Posted on | June 17, 2013 | 6 Comments
Father’s Day can be tough when there’s no father around. J and I got up on Sunday morning and tried to pretend it was just any other day. About mid-way through a cartoon, he looked at me and said:
“Mason’s daddy lives in his house with him.”
“That’s a special treat for Mason,” he looked thoughtful for a moment. “I wish my daddy lived in my house.”
And so it begins, I thought, as I pulled him in for a hug.
“But then you wouldn’t live with me, buddy,” I smiled, tousling his hair.
“You could live with daddy. You could both live here.” He wasn’t letting it go this time, not as easily swayed as the times before.
“We tried that, bud, when you were little. It didn’t work out so well.”
“You could try again?” His face was hopeful, alight with ideas and thoughts and feelings I didn’t know how to respond to. I tried to explain to him that it wouldn’t work but he’s three and those words don’t mean much at three. So instead, I took advantage of his age and distracted him with a cheerful:
And we did. A day of fish and sharks and “sea creatures” that did flips and turns and let people ride on their backs was just what we needed. A day of fun and too much money siphoned out of my wallet, and smiles and so many giggles was exactly right. A day that ended with him throwing his arms around me and announcing that he had the best time with me was better than anything I could have imagined for Father’s Day, just two short years ago.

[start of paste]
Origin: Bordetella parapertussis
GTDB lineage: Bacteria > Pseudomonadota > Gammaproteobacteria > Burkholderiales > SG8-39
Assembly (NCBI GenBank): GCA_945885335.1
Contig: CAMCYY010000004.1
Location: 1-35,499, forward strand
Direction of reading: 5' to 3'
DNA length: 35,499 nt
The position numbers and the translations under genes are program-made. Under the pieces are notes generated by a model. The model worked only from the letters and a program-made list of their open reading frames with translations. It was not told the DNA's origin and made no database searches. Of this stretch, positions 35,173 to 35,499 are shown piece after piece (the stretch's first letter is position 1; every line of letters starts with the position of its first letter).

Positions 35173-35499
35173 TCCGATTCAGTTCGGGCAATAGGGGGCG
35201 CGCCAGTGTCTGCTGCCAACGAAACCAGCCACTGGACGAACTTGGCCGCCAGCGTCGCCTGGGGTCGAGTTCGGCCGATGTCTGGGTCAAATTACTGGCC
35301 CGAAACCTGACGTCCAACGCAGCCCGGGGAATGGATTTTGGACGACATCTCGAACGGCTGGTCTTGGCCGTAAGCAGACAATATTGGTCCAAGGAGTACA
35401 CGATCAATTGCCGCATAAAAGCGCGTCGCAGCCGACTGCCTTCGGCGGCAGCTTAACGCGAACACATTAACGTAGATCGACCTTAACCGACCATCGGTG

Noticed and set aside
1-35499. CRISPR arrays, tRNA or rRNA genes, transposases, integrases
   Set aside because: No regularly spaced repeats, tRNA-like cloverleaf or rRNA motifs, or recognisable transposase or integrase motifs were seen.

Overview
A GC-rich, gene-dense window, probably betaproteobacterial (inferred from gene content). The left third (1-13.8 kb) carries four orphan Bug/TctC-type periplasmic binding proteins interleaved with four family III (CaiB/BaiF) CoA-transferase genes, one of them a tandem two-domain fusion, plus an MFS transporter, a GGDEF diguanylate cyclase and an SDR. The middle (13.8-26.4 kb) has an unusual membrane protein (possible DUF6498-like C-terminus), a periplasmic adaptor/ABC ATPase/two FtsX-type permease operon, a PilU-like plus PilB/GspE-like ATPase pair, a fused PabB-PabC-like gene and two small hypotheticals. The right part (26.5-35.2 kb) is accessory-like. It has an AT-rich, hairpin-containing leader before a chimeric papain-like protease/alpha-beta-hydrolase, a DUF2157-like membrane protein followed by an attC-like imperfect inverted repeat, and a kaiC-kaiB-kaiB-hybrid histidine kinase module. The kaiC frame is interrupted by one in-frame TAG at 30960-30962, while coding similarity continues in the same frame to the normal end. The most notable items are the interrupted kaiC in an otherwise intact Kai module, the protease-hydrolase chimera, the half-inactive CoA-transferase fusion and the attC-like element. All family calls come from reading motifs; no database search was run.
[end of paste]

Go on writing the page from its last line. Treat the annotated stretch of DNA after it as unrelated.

I can’t protect him from his reality. His dad will always live elsewhere, he will always have friends who have dads in their home.
But there’s something to be said for his reality, too. There’s something to be said for a mom and a dad who live apart, who know that they are best and better apart… best at loving their child, better at loving their child.
When I first got divorced, that reality didn’t seem possible. It didn’t seem possible that there would be a time when I would feel that all of this was for the best, that I was best and better without my husband, that J was best and better without his father in our home. When I first got divorced, going to the Georgia Aquarium with only my son on Father’s Day would have felt like slowly dying. It would have felt like drowning in the reality that I was alone, drowning in the thought of always being alone.
But yesterday, it felt like swimming … in all the right ways. It felt like flying solo but in the best and free-est sense of the word.
Yesterday I spent Father’s Day with my son at the Georgia Aquarium. Just the two of us.
And I am best and better for having done so.
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